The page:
Few workers enjoy the hassle of commuting to the office five days a week.
Studies show that commuting is the main reason many don't want to stop working from home.
The daily travel grind is costly, time-consuming, and can be mentally draining.
While Elon Musk may think remote work is "morally wrong," the pandemic proved that being in the office is not essential to doing a wide range of jobs.
However, many aren't interested in giving up working from home completely — and some would even take a pay cut to keep that flexibility.
And studies suggest that commuting is the main reason employees don't want to go back to the office full time because reclaiming commuting time has allowed many to spend more time on hobbies or with friends and family.
The toll of commuting
Public transport, especially in places like New York City or London, can be painfully expensive.
Those who drive to work don't fare much better. American drivers spend an average of $1,771 a year on insurance alone, while those in New York also spend about $764 on gas, according to Bankrate, a mortgage-comparison website.
A recent report by the Centre for Cities, a UK think tank, suggested that policymakers "encourage the benefits of office working while reducing the costs to workers of doing so."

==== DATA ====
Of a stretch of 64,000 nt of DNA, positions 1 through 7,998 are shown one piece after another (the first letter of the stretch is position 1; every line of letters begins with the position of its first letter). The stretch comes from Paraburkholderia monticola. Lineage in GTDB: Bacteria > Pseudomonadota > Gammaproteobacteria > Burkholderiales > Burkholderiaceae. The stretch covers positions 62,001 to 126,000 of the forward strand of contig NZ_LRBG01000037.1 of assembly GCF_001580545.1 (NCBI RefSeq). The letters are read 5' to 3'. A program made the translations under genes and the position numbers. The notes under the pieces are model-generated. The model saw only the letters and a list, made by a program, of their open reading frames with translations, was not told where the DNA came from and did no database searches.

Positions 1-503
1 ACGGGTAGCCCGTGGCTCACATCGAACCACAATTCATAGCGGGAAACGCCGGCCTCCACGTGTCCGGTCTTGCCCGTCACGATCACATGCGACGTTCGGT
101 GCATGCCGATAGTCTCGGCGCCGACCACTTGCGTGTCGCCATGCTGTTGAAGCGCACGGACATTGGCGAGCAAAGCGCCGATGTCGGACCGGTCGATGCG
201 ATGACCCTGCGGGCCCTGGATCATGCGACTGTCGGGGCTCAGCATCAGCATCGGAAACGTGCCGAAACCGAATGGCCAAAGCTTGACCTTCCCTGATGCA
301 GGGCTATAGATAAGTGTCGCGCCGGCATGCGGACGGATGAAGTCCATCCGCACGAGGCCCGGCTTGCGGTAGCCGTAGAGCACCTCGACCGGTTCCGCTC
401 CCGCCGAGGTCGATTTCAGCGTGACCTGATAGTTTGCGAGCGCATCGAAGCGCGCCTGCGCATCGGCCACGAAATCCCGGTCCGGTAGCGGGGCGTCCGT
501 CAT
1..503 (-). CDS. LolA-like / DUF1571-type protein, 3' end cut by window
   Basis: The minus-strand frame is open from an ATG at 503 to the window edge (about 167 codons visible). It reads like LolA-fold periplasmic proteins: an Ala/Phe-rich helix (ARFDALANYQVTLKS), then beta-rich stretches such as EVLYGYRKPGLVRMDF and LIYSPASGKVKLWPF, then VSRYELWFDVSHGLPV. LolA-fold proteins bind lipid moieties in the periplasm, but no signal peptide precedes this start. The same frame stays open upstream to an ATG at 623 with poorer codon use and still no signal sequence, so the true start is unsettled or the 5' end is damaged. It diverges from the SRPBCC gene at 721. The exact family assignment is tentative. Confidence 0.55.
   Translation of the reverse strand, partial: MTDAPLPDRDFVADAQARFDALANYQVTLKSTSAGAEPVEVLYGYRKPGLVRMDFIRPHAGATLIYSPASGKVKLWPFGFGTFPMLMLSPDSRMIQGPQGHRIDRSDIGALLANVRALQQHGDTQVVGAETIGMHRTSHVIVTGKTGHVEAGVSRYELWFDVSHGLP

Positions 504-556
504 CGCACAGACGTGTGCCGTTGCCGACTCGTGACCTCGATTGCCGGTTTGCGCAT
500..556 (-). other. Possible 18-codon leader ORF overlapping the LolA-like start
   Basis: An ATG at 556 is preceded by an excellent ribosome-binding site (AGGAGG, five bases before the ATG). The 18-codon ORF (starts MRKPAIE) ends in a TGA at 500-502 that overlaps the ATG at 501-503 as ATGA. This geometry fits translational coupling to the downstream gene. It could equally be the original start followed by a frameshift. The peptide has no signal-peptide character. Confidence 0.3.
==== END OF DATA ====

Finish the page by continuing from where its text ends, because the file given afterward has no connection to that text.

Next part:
But Paul Swinney, its policy-and-research director, told Insider that employers could say that salaries cover commuting costs, leaving companies "reluctant to set a precedent."
Some have suggested satellite offices as a compromise that would still allow workers flexibility. However, Swinney said these offices don't always equal face time with colleagues and could mean paying "the cost of travel without getting the benefit."
But many workers don't just regard commuting as a waste of money. They also see it as a "complete waste of time" too, according to Mark Dixon, the CEO of the flexible-office company International Working Group. "They don't want to do it," he told CNBC in March.
In 2019 the average journey took 27.6 minutes, according to the US Census Bureau, while almost 10% spent at least an hour traveling.
Commuting can also affect mental health, according to Psychology Today. It reported that commuting had "significant psychological and social costs," adding that "commuters can experience boredom, social isolation, anger, and frustration from problems like traffic or delays."
A 2016 report from the UK Royal Society for Public Health found that more than half of those surveyed said their commutes caused them increased stress.
Read the original article on Business Insider